The tale of the engines that propelled the Antares rocket, which exploded in a spectacular ball of flame in Virginia Tuesday night, begins four decades ago, thousands of miles away, in the land of communism and Sputnik. There, in the Soviet Union, rocket scientists conceived and built dozens of rocket engines meant to power Russian astronauts into the cosmos. But it didn’t work out that way.

Instead, all four launches of the mighty N1 Soviet rocket, which used an earlier iteration of the first-stage engines used in Thursday’s launch, failed between 1969 and 1972. And as the Soviet Union abandoned the idea of putting cosmonauts on the moon, those engines languished in Russia “without a purpose,” reported Space Lift Now.

That was until they were snapped up by Dulles-based Orbital Sciences, which built the rocket that exploded. It uses two modified versions of those Russian engines to propel missions to the International Space Station, according to the company’s user’s guide. To be clear, investigators say they do not know what caused Tuesday’s explosion, which destroyed hundreds of millions of dollars worth of equipment. But some observers are questioning those Soviet-era engines.

On Tuesday night a rocket carrying supplies to the International Space Station blew up in Wallops Island, Va., just seconds after liftoff. (The Washington Post)

On Tuesday night, an Orbital executive complained there aren’t more modern alternatives to the decades-old engines, the Guardian reported. “When you look at it there are not many other options around the world in terms of using power plants of this size,” said Frank Culbertson, the company’s executive vice president. “Certainly not in this country, unfortunately.” The first issues with the rocket appeared to arise, he said, during the rocket’s first stage, when it was powered by Soviet engines. “The ascent stopped [and] there was some, let’s say, disassembly of the first stage, after which it fell to Earth,” he said.

Regardless of the outcome of the investigation, the explosion is likely to stall the ambitions of Orbital Sciences, which has a $1.9 billion contract to make eight supply missions to the International Space Station. It shed $266 million in market value Tuesday night. What’s more, this is not Orbital’s only recent engine-related explosion.

In May, one of its refurbished Soviet engines failed at the Stennis Space Center in Mississippi. “Sources claim the engine ‘exploded,'” reported NASA Space Flight. “The failure is currently under evaluation.”

Elon Musk, the chief executive of Orbital’s competitor SpaceX, has long warned against using such decades-old technology. Calling it one of the “pretty silly things going on in the market,” he told Wired last year some aerospace firms rely on parts “developed in the 1960s” rather than “better technology.” He called out Orbital Sciences in particular. It “has a contract to resupply the International Space Station, and their rocket honestly sounds like the punch line to a joke,” he said. “It uses Russian rocket engines that were made in the ’60s. I don’t mean their design is from the ’60s — I mean they start with engines that were literally made in the ’60s and, like, packed away in Siberia somewhere.”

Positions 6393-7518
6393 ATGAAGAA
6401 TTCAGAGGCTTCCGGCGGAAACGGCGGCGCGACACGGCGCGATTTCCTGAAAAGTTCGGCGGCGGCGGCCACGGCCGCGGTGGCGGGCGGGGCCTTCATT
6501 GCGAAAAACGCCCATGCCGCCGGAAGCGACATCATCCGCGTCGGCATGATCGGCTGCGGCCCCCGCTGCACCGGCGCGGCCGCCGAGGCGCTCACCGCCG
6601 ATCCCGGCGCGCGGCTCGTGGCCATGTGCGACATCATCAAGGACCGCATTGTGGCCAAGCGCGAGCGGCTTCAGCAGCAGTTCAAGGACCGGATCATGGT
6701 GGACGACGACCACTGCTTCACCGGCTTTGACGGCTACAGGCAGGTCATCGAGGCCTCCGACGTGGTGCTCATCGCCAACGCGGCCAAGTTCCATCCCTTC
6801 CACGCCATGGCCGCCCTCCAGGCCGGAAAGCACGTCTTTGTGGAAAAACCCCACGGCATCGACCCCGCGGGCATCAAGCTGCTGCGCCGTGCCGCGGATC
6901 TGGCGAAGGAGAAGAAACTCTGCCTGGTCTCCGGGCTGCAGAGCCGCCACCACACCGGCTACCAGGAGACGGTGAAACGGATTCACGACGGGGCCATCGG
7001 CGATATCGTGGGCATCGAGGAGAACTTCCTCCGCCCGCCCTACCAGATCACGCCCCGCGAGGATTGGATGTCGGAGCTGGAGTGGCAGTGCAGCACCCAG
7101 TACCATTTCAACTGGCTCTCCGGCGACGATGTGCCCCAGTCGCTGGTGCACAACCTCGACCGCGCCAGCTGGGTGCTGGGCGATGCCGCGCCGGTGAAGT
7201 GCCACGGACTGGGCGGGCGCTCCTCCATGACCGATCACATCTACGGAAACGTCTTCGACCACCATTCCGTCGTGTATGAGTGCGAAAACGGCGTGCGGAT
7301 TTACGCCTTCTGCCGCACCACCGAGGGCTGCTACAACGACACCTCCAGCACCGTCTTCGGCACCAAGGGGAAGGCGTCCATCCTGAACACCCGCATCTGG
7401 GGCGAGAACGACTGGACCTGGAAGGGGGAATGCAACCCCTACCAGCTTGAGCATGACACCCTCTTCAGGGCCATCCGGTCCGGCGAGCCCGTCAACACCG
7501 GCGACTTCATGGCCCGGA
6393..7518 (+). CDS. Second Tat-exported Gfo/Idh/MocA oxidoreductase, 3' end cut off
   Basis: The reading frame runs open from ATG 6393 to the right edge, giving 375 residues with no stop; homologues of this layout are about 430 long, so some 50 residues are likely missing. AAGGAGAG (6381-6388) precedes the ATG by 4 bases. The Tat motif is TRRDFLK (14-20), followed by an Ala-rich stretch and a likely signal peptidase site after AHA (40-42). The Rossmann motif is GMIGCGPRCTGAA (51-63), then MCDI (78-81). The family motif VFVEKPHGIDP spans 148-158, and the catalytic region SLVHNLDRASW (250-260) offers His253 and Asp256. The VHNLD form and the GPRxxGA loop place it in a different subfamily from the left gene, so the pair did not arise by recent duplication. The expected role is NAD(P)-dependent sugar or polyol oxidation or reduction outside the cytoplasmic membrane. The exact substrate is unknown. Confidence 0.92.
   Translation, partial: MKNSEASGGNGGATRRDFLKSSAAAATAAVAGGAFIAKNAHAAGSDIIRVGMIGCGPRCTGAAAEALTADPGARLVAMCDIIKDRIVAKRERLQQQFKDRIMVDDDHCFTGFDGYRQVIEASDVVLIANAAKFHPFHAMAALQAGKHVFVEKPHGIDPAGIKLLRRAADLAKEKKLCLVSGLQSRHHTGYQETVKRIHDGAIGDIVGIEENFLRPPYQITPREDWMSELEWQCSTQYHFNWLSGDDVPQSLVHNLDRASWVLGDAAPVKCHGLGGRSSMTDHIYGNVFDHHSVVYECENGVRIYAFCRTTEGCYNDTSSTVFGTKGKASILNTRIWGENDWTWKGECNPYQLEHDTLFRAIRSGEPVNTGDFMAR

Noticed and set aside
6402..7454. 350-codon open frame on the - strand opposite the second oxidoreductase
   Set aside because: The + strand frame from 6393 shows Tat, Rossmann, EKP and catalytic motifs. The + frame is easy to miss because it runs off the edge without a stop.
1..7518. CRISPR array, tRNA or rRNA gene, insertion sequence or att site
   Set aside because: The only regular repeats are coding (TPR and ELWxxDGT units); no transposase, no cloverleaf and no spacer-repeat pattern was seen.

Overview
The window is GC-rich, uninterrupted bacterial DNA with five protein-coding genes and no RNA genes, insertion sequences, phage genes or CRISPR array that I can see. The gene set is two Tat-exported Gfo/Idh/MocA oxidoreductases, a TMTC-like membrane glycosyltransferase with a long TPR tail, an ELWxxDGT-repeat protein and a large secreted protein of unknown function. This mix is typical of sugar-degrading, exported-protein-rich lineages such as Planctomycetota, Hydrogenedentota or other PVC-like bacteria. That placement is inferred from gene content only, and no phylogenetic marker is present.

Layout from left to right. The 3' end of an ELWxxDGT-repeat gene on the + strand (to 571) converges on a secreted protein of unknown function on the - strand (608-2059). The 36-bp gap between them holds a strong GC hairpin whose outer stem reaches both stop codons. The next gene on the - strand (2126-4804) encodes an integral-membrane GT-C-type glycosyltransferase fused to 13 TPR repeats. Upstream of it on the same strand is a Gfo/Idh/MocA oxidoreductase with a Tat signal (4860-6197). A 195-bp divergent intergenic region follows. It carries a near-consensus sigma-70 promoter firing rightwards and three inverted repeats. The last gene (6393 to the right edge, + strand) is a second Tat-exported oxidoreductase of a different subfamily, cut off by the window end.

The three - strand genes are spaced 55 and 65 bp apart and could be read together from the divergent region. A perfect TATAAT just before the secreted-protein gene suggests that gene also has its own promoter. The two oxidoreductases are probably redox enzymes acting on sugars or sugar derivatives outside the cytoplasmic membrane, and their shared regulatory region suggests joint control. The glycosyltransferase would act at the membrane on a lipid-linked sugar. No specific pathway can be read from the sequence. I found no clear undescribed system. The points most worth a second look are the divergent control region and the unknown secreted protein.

That synopsis isn’t far from the truth. After the N1 rocket failed in the early 1970s, the Soviet Union pulled back on its space ambitions, and its engines went into hibernation, Space Flight Now reported. “After the engines were built, Soviet space dreams were adjusted to focus on Earth-orbiting space stations, leaving the engineering marvels in storage without a purpose.”

They were eventually brought to the United States in the 1990s for a California-based company looking to supply engines for the Atlas 5 rocket, but another engine was ultimately chosen, the news agency said. And the “NK-33 appeared to be left in the dust for a second time until Orbital Sciences came along.”

The engines were far from perfect, but Orbital scientists nonetheless hailed them as unlike anything in the United States. “As we went through testing, we did discover there were some effects of aging since they had been in storage for awhile, including some stress corrosion cracking,” Culbertson conceded at the time. “That’s what we [corrected] with weld repairs and other inspections.” The company’s “user guide” boasts that the engines, “refurbished with modern components,” have “an extensive test history.”

Culbertson was less sure of the engines on Tuesday night. “We need to go through this investigation and be very thorough before we determine whether that’s a factor in this or not,” he said.

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